We had a look at the location in the Landsat imagery, but the sand is so bright it is not possible to see whether the writing is still there. Let’s hope DigitalGlobe or another satellite imagery provider got a good image and we see it in Google Earth eventually.
It is not the largest artwork ever made with tracks in sand. That title, we believe, is held by Jim Denevan, whose Black Rock Desert piece we have looked at before. He apparently used a roll of chain fencing pulled around by a truck. Also featured in that post is the Mundi Man or Eldee Man by Ando, drawn in Australia using a tractor, but it is quite a bit smaller than the Hundai message. The Nazca Lines of Peru are much older and were created by removing reddish pebbles from the surface exposing the lighter ground underneath.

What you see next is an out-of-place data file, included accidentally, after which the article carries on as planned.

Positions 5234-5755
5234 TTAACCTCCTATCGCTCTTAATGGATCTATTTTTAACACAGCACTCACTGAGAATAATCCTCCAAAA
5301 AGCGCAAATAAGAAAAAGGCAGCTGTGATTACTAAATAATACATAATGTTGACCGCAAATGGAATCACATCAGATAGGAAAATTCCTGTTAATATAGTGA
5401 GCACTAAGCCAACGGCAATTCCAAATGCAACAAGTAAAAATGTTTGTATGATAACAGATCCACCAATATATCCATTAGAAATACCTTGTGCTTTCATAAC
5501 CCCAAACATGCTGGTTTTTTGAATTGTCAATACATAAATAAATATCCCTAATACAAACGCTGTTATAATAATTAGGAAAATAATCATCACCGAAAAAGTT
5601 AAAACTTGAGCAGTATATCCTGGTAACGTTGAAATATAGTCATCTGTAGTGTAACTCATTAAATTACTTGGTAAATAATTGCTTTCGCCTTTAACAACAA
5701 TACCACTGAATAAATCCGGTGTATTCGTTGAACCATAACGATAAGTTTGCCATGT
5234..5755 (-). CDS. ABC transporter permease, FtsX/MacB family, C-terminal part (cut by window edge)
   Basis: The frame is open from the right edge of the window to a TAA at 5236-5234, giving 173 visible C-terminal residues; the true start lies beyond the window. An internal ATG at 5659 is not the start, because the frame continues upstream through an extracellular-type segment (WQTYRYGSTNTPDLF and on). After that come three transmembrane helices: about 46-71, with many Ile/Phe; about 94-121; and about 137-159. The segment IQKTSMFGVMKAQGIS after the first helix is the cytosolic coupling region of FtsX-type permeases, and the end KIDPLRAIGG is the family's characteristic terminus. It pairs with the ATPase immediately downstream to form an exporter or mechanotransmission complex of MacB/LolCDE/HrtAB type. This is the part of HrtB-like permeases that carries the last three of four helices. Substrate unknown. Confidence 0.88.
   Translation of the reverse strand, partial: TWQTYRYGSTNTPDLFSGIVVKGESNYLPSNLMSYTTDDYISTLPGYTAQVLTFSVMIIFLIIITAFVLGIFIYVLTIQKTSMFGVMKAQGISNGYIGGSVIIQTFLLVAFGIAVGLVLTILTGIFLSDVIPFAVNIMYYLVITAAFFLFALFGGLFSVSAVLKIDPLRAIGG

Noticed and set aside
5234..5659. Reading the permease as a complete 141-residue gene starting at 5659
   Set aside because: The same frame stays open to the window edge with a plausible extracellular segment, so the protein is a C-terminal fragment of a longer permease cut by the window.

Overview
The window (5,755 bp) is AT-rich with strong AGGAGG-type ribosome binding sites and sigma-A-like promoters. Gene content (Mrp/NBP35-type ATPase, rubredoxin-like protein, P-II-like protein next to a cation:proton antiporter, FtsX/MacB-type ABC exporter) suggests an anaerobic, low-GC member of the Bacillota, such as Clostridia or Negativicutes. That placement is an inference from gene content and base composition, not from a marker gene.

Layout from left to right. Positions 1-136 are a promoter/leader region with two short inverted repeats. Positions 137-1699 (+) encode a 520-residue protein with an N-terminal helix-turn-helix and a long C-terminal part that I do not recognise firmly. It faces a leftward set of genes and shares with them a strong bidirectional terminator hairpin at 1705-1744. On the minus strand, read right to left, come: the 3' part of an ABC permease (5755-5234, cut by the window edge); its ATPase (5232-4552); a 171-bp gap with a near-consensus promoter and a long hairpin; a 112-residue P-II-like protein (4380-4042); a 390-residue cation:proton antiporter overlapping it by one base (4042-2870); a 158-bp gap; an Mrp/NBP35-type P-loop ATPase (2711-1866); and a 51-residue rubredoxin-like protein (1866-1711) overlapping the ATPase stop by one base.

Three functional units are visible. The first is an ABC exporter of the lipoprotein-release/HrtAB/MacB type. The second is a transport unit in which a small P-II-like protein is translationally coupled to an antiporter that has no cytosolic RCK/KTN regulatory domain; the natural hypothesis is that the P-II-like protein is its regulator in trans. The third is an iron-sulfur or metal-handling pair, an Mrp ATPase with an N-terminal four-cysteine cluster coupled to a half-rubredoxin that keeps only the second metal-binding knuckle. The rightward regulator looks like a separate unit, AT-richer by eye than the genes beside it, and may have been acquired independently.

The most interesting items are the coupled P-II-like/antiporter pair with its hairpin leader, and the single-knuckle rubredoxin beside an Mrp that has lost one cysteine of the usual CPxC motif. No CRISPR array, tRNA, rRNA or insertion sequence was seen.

Timothy has been using Google Earth since 2004 when it was still called Keyhole before it was renamed Google Earth in 2005 and has been a huge fan ever since. He is a programmer working for Red Wing Aerobatx and lives in Cape Town, South Africa.